The discovery of Victor, the wild boy of Aveyron, and the accomplishments of his teacher, Jean Marc Itard, launched a debate among philosophers anthropologists, psychologists, and educators that has lasted almost two centuries, has given birth to educational treatment of the mentally retarded with methods that are still widely employed, and has led in this country to a revolution in childhood education.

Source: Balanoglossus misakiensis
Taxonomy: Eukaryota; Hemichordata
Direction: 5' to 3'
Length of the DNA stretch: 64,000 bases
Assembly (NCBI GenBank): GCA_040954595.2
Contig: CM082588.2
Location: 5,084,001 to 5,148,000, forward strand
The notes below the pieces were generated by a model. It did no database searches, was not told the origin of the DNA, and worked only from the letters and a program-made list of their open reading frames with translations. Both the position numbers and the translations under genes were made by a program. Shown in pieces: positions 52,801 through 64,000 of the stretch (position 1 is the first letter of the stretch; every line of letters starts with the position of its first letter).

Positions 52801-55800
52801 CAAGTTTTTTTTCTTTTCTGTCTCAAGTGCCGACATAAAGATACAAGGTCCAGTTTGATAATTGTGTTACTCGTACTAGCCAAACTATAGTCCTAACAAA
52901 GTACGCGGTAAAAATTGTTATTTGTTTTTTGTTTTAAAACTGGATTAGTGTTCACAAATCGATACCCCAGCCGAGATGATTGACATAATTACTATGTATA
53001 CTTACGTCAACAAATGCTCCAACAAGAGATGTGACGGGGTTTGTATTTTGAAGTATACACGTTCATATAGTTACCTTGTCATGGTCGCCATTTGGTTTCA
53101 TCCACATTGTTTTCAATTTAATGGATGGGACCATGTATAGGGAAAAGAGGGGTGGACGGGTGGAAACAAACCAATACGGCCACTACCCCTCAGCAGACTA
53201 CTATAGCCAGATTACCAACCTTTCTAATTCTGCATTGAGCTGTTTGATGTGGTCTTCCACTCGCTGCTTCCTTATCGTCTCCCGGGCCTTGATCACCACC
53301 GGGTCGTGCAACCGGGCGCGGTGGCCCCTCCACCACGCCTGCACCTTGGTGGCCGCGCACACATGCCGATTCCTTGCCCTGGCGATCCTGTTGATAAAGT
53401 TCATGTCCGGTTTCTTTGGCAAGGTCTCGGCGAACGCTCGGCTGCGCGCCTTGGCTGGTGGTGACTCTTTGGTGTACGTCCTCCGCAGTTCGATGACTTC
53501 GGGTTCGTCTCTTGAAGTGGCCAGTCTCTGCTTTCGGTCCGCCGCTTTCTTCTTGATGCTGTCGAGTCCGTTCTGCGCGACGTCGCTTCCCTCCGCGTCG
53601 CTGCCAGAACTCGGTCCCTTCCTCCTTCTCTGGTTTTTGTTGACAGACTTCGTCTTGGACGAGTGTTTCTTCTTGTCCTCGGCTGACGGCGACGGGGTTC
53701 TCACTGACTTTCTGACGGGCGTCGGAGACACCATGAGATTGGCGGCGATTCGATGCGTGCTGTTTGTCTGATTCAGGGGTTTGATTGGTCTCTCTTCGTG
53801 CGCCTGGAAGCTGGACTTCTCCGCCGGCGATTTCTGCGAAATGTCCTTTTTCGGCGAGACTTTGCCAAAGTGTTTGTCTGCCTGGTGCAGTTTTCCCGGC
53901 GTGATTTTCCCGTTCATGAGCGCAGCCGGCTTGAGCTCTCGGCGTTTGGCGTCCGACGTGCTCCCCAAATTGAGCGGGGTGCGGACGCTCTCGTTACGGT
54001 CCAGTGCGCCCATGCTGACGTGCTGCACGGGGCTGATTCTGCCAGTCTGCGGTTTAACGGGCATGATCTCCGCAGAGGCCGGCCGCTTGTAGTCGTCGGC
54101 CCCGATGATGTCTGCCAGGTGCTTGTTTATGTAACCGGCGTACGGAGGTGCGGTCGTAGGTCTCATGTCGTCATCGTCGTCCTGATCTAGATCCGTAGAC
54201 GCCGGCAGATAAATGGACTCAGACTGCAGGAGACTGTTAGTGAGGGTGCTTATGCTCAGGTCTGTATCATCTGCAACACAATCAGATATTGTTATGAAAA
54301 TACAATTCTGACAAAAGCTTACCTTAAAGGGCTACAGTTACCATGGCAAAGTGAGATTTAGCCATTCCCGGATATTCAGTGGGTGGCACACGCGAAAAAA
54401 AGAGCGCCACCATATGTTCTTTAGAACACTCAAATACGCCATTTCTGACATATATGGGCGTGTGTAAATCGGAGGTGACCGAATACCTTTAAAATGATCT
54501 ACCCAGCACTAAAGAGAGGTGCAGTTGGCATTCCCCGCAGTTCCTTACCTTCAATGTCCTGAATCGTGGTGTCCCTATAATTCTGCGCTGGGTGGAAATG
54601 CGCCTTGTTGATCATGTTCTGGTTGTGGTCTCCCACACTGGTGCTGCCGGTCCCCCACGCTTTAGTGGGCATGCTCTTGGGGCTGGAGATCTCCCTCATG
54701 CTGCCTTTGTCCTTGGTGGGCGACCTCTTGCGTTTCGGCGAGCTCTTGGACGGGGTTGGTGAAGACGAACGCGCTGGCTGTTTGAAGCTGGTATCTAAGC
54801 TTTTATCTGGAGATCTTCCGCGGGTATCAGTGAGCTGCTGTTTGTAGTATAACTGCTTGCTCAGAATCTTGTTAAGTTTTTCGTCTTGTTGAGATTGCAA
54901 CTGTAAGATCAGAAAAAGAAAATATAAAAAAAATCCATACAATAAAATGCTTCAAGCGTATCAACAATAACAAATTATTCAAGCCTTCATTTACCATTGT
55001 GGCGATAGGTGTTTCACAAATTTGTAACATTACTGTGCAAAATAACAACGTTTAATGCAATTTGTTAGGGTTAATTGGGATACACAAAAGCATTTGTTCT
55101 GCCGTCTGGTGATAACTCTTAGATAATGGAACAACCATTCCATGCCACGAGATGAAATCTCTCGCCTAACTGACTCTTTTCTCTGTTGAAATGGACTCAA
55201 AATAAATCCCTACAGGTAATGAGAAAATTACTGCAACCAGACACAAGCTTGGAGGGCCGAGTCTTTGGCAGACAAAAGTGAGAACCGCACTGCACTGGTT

This beautifully written book by Harlan Lane tells the complete story of Dr. Itard’s successes and failures with “l’enfant sauvage,” a story immortalized by director François Truffaut in The Wild Child (L’Enfant sauvage). Lane takes the reader into the central philosophical and scientific debates of the nineteenth century and sheds new light on questions that persist for our own time. Which human activities require social instruction and which do not? Is there a critical period for language acquisition? To what extent can education compensate for delayed development and limited endowment? What are the critical features of effective training methods?